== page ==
‘I was definitely not trying to be underground! But now, I can see how that might be that case.’
In an online forum you were called ‘Underground Boston ripper’. How do you see yourself?
20 years ago I probably would have taken offense to that! (laughing) I was definitely not trying to be underground! But now, I can see how that might be that case. I just see myself as lucky, I was in the right place at the right time. I was fortunate to have found a great group of skaters that were all pushing themselves which in turn pushed me.
How come you started skating in first place?
Like most kids of that era (mid 80’s) a friend of mine got a skateboard and in between playing basketball, baseball and riding our bikes we would mess around on his skateboard in the driveway, nothing too serious, I wasn’t really even aware of tricks. Then I saw the movie Police Academy 4 that had a montage in the beginning that had real pros as stunt doubles, it was mostly the Bones brigade along with a few others. They were skating through the city, launching off stuff. I thought it was so cool, it was the first time I really saw what could be done on a skateboard and I was hooked. After that I quit the baseball team and just poured myself into skateboarding.
What local heroes were you looking up to when you started?
When I first started my world was only the small suburb, I grew up in. There were a few other guys skating that I thought were pretty good, Kevin Coleman and Dave Samara. As I became aware of the larger local scene (Boston) I definitely looked up to and was influenced by Jahmal Williams, Robbie Gangemi, Pat Noonan, Charlie Wilkins and one of my good friends Mike Graham.
Which pro inspired you most throughout your skateboard career?
I’ve always been a huge fan of Gonz – who isn’t – as I started to see more pros in videos and mags, I always really liked Rob Dyrdek, Kris Markovich, Jamie Thomas, Ed Templeton. I got a chance to get to know Jamie Thomas a little bit in the mid 90’s. He was definitely a big influence on me. I appreciated his drive and work ethic, he pushed me to be better. I have one trick and two slams in Toy Machines “Welcome to Hell” courtesy of Ed and Jamie! Charlie Wilkins also had a big impact on me, we’ve been friends since our teenage years and we’ve always pushed each other, sometimes to our physical detriment.
You had an opportunity to turn pro, but you wanted to sit it out for another year. Have you ever regretted your decision?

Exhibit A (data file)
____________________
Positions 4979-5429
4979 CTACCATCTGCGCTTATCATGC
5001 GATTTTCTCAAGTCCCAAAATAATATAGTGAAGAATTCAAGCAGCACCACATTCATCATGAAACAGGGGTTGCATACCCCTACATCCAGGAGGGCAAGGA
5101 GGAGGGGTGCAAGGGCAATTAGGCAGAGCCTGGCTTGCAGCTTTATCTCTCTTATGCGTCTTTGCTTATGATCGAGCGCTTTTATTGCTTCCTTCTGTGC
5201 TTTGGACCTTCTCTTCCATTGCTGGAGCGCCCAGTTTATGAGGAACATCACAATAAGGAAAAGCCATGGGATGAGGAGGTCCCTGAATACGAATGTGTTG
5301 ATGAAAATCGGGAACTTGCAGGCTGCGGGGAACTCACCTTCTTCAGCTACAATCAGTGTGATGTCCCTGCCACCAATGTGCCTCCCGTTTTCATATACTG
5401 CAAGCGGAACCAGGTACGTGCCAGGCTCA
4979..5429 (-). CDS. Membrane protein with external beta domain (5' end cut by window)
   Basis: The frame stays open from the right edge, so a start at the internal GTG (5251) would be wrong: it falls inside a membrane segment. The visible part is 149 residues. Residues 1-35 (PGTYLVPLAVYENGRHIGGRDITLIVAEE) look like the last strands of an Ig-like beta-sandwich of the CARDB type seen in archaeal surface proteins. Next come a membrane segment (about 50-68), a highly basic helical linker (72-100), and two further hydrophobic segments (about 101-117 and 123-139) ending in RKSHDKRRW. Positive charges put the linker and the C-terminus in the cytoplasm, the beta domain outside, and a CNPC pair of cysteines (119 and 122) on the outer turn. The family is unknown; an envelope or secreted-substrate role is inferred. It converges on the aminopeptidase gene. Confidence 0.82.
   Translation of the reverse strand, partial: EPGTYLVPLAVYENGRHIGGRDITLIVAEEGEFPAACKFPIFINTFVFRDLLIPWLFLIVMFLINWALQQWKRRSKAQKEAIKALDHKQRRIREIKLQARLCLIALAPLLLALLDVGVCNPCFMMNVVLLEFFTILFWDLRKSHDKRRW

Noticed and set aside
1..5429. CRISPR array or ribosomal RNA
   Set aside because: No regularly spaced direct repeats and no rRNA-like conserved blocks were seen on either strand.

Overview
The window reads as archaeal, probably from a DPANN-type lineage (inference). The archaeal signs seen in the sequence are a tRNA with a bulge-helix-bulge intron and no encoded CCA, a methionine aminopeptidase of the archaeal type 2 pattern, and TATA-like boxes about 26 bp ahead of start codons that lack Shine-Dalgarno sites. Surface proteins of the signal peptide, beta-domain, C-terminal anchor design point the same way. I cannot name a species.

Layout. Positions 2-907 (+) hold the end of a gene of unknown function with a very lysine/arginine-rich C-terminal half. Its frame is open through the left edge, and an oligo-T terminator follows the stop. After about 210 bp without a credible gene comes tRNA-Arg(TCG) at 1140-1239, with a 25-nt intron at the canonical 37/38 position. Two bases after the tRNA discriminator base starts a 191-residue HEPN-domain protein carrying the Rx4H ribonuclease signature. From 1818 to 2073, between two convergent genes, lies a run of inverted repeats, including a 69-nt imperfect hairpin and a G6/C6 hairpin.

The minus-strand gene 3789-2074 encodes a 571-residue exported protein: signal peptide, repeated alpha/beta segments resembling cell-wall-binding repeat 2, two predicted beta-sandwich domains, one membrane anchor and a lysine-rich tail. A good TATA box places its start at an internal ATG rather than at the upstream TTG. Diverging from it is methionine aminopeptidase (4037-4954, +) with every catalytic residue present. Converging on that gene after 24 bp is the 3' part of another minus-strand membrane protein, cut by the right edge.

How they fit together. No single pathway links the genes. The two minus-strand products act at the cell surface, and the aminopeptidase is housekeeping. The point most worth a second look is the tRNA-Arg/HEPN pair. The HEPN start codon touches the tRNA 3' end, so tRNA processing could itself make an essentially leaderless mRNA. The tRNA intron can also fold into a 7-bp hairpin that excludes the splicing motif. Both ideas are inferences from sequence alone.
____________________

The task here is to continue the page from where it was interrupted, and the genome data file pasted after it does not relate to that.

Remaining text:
I try not to regret anything, we all make decisions based on the information we have at the time we have to make a decision and for me it was September of 1995 and I was sponsored by a small company – Zimbabwe skateboards (which later became Balance skateboards). They told me they wanted me to be their first pro. At that time there were alot of small brands popping up and turning people pro left and right, many of them, in my opinion, were not deserving and I didn’t want to be seen as one of them. I always wanted to be someone who had a lasting career that could make a real impact on the industry. So, I decided to wait a little bit so I could get more coverage and prove I was worthy. That winter I went out to California to get away from the cold and snow in Boston. I left in early January of 1996 with Roger Bagley (of the Nine club) and in February of 1996 I tore my ACL in my right knee and had to head back to Boston early. I had my first surgery in the spring of 96 and after 6-8 months of recovery I started skating again in the fall of 1996. About 6 weeks later I broke my kneecap in half – same knee. For the next year and a half, I had 3 more knee surgeries and wasn’t able to get back on my board until early 1998. I was left with a bunch of pins and wires holding my knee together. By then I had lost all my confidence, I was in alot of pain, and I slowly realized I would never get back to the same level I was before the ACL injury so by the early 2000’s I decided it was time to move on. So, do I regret it, no, but would I have loved to have a board with my name on it? Yup! In the early 2000’s I kinda turned my back on skateboarding for a while. I was a bit jaded and was trying to focus on something new, I kinda regret that. I ended up losing touch with a lot of friends I had made through skateboarding, thankfully social media has allowed me to reconnect with many of them.